It is by no means clear how post-marketing surveillance for genotoxicity should be carried out. We can not rely on ongoing worldwide pharmacovigilance programs because individual cases of the common types of cancer can rarely if ever be attributed to exposures to products of low or moderate potency that occurred many years previously. There seems to be a strong case for extending to all products the guidelines on anticipating the presence of genotoxic impurities, which currently apply only to newly-developed ones. Consideration should also be given to initiating a review of products that are known or could be suspected to be intrinsically genotoxic.
A weakness of the present regulatory system is that even the existence of studies carried out by manufacturers remains confidential. Anyone with concerns such as those expressed here has no way of knowing whether they have already been investigated. Moreover, the regulatory authorities may not respond to communications from private individuals nor, apparently, to published reports.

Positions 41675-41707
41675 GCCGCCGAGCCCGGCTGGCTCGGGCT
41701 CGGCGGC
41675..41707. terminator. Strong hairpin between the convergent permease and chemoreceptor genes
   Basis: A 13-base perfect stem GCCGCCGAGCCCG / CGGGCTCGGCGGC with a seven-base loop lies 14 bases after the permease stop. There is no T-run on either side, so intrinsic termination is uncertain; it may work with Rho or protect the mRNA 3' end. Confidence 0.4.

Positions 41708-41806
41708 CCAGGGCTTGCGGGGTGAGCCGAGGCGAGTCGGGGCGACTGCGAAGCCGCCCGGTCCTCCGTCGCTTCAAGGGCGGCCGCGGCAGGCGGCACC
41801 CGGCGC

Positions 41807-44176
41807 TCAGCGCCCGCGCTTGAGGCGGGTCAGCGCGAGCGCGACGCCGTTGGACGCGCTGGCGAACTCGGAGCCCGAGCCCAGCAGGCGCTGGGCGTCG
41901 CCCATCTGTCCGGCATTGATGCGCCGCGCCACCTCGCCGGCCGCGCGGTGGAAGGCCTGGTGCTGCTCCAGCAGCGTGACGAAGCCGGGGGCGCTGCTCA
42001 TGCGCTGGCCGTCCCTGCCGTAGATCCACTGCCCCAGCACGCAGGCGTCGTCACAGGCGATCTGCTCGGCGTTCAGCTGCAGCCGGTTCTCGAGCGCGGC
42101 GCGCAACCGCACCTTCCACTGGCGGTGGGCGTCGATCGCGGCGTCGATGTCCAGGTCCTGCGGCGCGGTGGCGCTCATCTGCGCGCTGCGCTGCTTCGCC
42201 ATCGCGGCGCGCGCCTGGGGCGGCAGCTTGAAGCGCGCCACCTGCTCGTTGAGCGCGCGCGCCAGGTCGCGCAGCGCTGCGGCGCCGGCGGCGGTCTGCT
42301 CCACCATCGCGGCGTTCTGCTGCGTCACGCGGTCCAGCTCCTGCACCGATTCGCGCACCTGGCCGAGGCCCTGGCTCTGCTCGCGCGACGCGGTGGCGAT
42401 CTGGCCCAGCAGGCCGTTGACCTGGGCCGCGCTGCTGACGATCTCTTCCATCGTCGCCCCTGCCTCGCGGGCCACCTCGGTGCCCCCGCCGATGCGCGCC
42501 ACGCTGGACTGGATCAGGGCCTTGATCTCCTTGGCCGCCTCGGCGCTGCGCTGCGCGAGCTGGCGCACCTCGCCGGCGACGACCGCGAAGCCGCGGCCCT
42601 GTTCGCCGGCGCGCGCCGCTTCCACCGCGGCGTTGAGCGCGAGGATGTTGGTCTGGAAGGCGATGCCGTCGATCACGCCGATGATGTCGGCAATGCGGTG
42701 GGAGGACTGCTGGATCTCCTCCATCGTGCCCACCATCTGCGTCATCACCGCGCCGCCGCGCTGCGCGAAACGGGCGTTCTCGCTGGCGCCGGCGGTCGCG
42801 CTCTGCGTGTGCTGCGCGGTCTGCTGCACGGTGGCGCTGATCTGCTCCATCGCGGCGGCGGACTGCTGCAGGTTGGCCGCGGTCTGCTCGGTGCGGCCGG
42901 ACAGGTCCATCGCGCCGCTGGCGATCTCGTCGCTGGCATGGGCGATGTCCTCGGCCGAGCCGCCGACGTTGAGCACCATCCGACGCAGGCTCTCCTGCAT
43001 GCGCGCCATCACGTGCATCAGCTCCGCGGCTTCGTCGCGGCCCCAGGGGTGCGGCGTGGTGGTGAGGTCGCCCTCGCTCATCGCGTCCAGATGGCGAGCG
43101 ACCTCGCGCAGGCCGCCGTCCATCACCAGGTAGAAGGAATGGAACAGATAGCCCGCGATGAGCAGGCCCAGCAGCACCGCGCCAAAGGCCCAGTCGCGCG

In conclusion, the draft ICH M7 guideline (Section 2) acknowledges that some existing drug substances not intended for cancer therapy may themselves be genotoxic. Such cases are not necessarily disquieting. However, in the case of the tiemonium salts, an obvious potential genotoxic hazard is related to potential impurities whose formation could be avoided, for example by using a less nucleophilic counter-anion. It would seem appropriate to investigate such products, whatever the date of their initial marketing authorisation.